I hope that many years from now Bastion
is remembered as the quintessential retro game of the downloadable era. Too many game developers have settled to plagiarizing outdated game mechanics, putting the end product through a pixelated filter and justify a frustrating experience by calling it "Nintendo hard" to gain that somehow glorified honor of being called "retro". Well I'm old enough to have lived throughout that period and wise enough not to glorify it through rose-tinted glasses. I also remember the sense of discovery that came from trying out new weapons and destroying everything, so I'm glad to say Supergiant Games
has well understood that concept while making Bastion
The setting behind the story could best be described as "Frontier Fantasy" with your analogs to pioneers, marshals, mines full of mystic crystal cores and dispossessed natives undercutting your mission to rebuild the Bastion, aka humanity's last refuge. You'll read a lot about this game's very own narrator whose grizzled voice is there to give your actions a certain gravitas. It works, but having him be the sole
source of exposition makes it near impossible to connect with anything else! You barely interact with anyone and if you do talk to other characters, the narrator
tells you what they say! A whole universe experienced through the pinhole of one old man's words, that's what Bastion
The world itself could best be described as an isometric sky platform badly in need of handrails. Forget pixels, this is all hand-drawn art with individual sprites and the result is a full and vibrant environment with a diverse menagerie of monsters, each with their own characteristics, some even with their own backstory! In an age of heavily processed animations, still having hand drawn
graphics is the most retro thing there is!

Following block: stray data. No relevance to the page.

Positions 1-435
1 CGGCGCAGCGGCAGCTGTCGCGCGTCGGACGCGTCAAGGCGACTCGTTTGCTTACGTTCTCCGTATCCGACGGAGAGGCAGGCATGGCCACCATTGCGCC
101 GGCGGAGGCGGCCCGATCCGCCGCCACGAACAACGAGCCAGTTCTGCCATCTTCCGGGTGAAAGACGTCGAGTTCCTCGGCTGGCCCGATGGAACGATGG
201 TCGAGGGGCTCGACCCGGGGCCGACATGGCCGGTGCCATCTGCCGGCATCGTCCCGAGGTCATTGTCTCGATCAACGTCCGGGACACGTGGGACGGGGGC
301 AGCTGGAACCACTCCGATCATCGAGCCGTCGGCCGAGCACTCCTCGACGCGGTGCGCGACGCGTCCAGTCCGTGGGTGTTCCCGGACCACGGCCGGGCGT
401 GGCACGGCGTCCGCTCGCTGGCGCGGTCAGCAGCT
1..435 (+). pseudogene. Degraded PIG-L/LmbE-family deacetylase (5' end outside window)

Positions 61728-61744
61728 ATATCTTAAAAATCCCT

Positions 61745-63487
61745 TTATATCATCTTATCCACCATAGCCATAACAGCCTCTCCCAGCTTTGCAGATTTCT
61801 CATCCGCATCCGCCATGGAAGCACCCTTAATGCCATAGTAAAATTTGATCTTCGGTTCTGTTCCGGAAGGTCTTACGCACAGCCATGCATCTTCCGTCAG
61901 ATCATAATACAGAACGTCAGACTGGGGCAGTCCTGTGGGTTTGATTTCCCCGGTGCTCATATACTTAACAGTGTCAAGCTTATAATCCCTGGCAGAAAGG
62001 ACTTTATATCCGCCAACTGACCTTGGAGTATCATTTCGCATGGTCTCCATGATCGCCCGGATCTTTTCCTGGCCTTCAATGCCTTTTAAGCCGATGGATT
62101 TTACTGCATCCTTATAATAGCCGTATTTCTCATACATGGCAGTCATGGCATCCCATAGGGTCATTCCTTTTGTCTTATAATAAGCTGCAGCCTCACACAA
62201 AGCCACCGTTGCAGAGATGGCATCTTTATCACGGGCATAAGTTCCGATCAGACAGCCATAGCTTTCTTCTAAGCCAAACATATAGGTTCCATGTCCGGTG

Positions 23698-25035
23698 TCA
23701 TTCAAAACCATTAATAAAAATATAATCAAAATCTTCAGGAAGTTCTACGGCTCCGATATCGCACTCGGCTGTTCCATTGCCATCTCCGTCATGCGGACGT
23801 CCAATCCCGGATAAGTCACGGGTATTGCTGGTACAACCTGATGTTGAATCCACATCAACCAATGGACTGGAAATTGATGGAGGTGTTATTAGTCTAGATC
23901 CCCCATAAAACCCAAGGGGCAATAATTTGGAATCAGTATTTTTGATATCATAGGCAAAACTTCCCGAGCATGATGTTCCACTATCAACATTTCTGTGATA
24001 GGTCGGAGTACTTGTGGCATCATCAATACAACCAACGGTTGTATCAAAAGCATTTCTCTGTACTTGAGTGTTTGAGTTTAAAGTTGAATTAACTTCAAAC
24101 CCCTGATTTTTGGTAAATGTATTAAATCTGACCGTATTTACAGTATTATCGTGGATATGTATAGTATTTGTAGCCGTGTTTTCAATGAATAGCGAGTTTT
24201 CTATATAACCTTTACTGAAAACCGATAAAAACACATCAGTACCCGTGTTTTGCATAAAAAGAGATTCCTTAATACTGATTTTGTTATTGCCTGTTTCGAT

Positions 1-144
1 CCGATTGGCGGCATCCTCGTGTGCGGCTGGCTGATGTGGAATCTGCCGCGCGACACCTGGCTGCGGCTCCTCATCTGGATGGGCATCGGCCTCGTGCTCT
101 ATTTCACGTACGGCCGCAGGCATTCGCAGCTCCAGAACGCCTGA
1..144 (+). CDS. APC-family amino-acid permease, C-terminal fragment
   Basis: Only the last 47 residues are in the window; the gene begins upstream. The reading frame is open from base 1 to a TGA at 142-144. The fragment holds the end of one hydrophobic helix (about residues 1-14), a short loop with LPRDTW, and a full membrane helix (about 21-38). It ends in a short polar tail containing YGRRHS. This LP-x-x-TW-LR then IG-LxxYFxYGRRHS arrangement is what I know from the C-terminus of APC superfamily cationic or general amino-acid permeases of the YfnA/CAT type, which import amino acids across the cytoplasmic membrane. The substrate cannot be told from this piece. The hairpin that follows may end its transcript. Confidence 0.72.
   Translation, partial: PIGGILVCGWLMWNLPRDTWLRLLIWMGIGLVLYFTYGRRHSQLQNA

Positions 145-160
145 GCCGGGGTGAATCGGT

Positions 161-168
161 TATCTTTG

The actual fun in the gameplay comes from trying to find the right combination of two weapons with which to face the dangers ahead. You build quite the arsenal throughout your journey and each weapon has its own skill tree in which thankfully, you can change your decisions if you're unhappy or just feeling experimental. This is important because you'll soon come across a variety of binary needs, most of which aren't readily evident. I mean, you can understand quick & short-ranged vs slow & long-ranged but soon comes factors such as spread damage, weapon stun, poison vs direct damage, the issue of armor penetration and so forth. Needless to say, every weapon is unique and it's the combination thereof that makes the gameplay so engaging.
Much appreciated are the training camps for each and every weapon along with the dream sequences which just has the Kid fight wave after wave of enemies. They're supplemental, optional and a great way to acclimate yourself with the new toy you just discovered in that one stage. I also liked the timed shield reflect mechanic which might be overpowered since it also reverses melee attacks. You also have access to about thirty Secret Skills, super moves for all of your weapons; however since they are all activated by collectable Black Tonics these all turn into so many different ways to press an emergency "SAVE ME" button.
There's A LOT of exposition dump concentrated early on but I'd say that the game really picks up after finding your third or fourth Bastion shard and opening the Forge which allows you to start customizing weapons. There's a self-awareness in that the game realizes all that it wants to accomplish but still attempts to be as accessible as possible; heck, even the difficulty system works on an individual monster upgrade system, though one that is non-essential towards the story. Bastion
is this most ambitious of undertakings but still provides gameplay relatable to a child. A rare gem that should truly be enjoyed by all.